South Korea mandates spyware installation on teenagers’ smartphones

A law requiring the mass installation of spyware on teenagers’ smartphones suggests that the frightening level of population control exercised by its neighbours in “Best Korea” has rubbed off on the Republic’s administrators in Seoul.

The Republic of South Korea’s Communications Commission, a media regulator modeled after the United States’ FCC, now requires telecom companies and parents to ensure a monitoring app is installed whenever anyone under the age of 19 receives a new smartphone.

The measure will only slowly come into force over the next few years as it doesn’t require old smartphones be updated, although AP reports that most schools in South Korea sent out letters to parents encouraging them to install the software anyway.

One particular monitoring app called Smart Sheriff was funded and developed by the South Korean government with the declared intent of blocking children’s access to pornography.

The app, however, effectively allows parents “to monitor how long their kids use their smartphones, how many times they use apps and which websites they visit.

Some send a child’s location data to parents and issue an alert when a child searches keywords such as ‘suicide’, ‘pregnancy’ and ‘bully’ or receives messages with those words”, reports AP.

Link (The Register)

New Zealand Spied on WTO Director Candidates

New Zealand launched a covert surveillance operation targeting candidates vying to be director general of the World Trade Organization, a top-secret document reveals.

In the period leading up to the May 2013 appointment, the country’s electronic eavesdropping agency programmed an Internet spying system to intercept emails about a list of high-profile candidates from Brazil, Costa Rica, Ghana, Indonesia, Jordan, Kenya, Mexico, and South Korea.

New Zealand’s trade minister Tim Groser was one of nine candidates in contention for the position at the WTO, a powerful international organization based in Geneva, Switzerland that negotiates trade agreements between nations. The surveillance operation, carried out by Government Communications Security Bureau, or GCSB, appears to have been part of a secret effort to help Groser win the job.

Groser ultimately failed to get the position.

A top-secret document obtained by The Intercept and the New Zealand Herald reveals how GCSB used the XKEYSCORE Internet surveillance system to collect communications about the WTO director general candidates.

XKEYSCORE is run by the National Security Agency and is used to analyze billions of emails, Internet browsing sessions and online chats that are vacuumed up from about 150 different locations worldwide. GCSB has gained access to XKEYSCORE because New Zealand is a member of the Five Eyes surveillance alliance alongside the United States, the United Kingdom, Canada and Australia.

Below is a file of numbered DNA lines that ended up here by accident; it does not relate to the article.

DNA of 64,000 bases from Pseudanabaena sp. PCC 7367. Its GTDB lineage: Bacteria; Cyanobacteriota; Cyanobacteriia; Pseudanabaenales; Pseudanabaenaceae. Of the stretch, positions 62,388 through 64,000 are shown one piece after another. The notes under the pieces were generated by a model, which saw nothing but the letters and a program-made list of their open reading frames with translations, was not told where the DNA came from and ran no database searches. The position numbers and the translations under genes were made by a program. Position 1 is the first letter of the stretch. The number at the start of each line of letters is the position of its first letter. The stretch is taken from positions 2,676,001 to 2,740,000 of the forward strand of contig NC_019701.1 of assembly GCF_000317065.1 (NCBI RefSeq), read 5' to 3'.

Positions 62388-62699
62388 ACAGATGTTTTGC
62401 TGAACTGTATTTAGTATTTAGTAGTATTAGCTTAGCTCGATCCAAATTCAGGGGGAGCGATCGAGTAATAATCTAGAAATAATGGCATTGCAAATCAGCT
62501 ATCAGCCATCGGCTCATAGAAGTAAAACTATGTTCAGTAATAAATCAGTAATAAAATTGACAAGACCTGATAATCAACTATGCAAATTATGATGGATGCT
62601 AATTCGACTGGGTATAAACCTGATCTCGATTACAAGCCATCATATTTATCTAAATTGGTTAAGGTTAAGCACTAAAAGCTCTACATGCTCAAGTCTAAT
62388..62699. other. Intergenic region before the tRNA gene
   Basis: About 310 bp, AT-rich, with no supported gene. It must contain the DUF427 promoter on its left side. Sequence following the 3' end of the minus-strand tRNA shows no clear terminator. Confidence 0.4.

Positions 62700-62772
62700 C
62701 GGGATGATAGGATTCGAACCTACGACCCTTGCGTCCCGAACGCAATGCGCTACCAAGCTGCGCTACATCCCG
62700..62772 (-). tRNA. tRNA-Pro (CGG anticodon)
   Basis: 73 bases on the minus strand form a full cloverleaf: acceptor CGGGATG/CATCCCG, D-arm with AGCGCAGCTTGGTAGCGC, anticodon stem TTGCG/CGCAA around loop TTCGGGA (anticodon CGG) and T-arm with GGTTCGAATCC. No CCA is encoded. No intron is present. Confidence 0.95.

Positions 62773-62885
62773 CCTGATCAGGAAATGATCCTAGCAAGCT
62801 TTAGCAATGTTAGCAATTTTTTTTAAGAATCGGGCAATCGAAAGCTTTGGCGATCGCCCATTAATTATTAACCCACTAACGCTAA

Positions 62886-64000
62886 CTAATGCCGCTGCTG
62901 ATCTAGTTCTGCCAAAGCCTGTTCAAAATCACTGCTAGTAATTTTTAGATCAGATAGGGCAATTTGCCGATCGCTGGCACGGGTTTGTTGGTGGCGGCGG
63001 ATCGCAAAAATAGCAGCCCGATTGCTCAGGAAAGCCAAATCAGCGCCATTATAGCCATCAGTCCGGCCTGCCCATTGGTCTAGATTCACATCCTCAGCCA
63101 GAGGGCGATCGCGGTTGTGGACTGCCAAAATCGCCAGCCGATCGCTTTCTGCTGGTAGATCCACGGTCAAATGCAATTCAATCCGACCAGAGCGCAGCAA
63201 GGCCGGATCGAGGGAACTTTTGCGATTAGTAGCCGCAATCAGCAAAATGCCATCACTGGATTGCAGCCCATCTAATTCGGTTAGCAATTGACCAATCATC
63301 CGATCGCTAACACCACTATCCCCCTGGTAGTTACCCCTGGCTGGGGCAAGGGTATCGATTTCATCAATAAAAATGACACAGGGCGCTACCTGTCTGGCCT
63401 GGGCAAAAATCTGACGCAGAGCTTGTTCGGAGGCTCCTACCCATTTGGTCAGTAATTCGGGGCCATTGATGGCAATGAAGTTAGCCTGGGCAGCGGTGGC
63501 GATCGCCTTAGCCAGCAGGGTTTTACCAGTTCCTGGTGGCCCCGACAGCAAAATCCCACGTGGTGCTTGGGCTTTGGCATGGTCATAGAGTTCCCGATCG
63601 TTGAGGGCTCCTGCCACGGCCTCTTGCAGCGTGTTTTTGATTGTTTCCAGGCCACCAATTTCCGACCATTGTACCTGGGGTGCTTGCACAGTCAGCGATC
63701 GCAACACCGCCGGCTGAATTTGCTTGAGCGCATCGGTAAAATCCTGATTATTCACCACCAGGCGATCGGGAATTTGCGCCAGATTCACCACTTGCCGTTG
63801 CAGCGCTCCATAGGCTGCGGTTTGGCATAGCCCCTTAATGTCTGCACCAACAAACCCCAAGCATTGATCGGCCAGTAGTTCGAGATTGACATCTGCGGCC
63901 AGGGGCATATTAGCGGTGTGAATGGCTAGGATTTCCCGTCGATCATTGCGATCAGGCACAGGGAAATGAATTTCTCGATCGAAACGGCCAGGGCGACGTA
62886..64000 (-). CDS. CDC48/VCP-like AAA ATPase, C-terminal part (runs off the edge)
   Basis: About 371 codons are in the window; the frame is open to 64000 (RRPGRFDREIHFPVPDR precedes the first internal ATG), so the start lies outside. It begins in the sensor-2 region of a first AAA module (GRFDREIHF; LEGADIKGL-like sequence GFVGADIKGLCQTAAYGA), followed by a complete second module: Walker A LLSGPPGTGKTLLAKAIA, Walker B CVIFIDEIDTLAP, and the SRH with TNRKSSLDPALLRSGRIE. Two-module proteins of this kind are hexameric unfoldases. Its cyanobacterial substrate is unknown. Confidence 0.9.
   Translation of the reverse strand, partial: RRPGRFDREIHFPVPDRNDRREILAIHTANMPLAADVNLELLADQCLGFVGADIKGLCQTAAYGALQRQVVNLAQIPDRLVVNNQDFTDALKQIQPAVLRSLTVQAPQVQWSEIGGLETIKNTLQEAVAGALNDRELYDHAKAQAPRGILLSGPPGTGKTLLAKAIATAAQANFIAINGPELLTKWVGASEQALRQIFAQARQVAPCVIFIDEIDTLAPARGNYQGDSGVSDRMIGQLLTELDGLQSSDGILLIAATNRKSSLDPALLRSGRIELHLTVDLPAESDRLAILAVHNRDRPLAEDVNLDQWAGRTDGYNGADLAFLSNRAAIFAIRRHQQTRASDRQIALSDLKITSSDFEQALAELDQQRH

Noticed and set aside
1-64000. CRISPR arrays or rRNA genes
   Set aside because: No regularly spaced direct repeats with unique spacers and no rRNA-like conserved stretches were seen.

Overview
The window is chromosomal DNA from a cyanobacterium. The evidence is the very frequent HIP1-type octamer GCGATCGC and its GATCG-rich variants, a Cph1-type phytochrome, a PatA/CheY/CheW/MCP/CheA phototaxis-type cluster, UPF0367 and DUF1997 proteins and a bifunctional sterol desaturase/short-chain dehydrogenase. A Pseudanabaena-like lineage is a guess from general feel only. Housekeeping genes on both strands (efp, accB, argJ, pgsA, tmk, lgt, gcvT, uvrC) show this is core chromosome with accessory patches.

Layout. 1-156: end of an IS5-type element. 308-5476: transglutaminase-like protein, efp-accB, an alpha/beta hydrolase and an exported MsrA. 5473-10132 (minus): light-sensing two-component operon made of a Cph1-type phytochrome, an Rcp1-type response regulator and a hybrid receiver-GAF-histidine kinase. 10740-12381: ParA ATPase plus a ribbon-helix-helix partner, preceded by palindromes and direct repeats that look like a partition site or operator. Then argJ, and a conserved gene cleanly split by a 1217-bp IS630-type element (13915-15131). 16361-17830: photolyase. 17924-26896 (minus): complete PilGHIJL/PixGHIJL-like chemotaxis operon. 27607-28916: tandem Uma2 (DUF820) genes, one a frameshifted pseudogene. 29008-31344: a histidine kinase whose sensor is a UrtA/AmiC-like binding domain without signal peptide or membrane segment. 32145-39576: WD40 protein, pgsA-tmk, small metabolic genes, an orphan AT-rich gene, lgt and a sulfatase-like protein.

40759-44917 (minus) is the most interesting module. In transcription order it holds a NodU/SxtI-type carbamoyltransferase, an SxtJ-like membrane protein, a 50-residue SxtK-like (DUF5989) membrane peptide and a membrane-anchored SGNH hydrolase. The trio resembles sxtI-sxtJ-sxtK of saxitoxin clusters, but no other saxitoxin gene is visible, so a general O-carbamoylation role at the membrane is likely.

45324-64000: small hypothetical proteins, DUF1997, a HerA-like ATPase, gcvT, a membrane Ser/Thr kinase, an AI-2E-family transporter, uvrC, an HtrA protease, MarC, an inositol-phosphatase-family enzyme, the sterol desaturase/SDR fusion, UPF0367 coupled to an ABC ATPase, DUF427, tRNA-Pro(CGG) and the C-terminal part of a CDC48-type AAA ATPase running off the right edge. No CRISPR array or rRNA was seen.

Link (The Intercept)

Stephen Kim Spoke to a Reporter. Now He’s in Jail. This Is His Story.

ON THE MORNING of June 11, 2009, James Rosen stepped inside the State Department, scanned his building badge and made his way to the Fox News office in the busy press room on the second floor. It was going to be a hectic day. Like other reporters working the phones that morning, Rosen was looking for fresh news about the latest crisis with North Korea.

Two weeks earlier, North Korea had conducted a nuclear detonation that showed the rest of the world it possessed a functioning bomb. The United Nations was on the verge of a formal condemnation, but no one at the U.N. or inside the U.S. government knew how North Korea’s unpredictable regime would respond and whether things might escalate toward war.

Rosen called Stephen Kim, a State Department expert on rogue nations and weapons of mass destruction. Kim, a U.S. citizen who was born in South Korea, spoke fluent Korean and had worked at one of America’s nuclear-weapons labs. He probably knew more about what was going on in Pyongyang than almost anyone else in the building.

The call, according to metadata collected by the FBI, lasted just half a minute, but soon afterward Kim called Rosen and they talked for nearly a dozen minutes. After that conversation, they left the building at roughly the same time, then spoke once more on the phone after they both returned.

A classified report on North Korea had just begun circulating, and Kim was among the restricted number of officials with clearance to read it. He logged onto a secure computer, called up the report at 11:27 a.m., and phoned Rosen 10 minutes later. A few minutes past noon, he left the building again, and a minute later Rosen followed. The destruction of Kim’s life would center on the question of what the two men discussed during that brief encounter outside the State Department.

Link (The Intercept)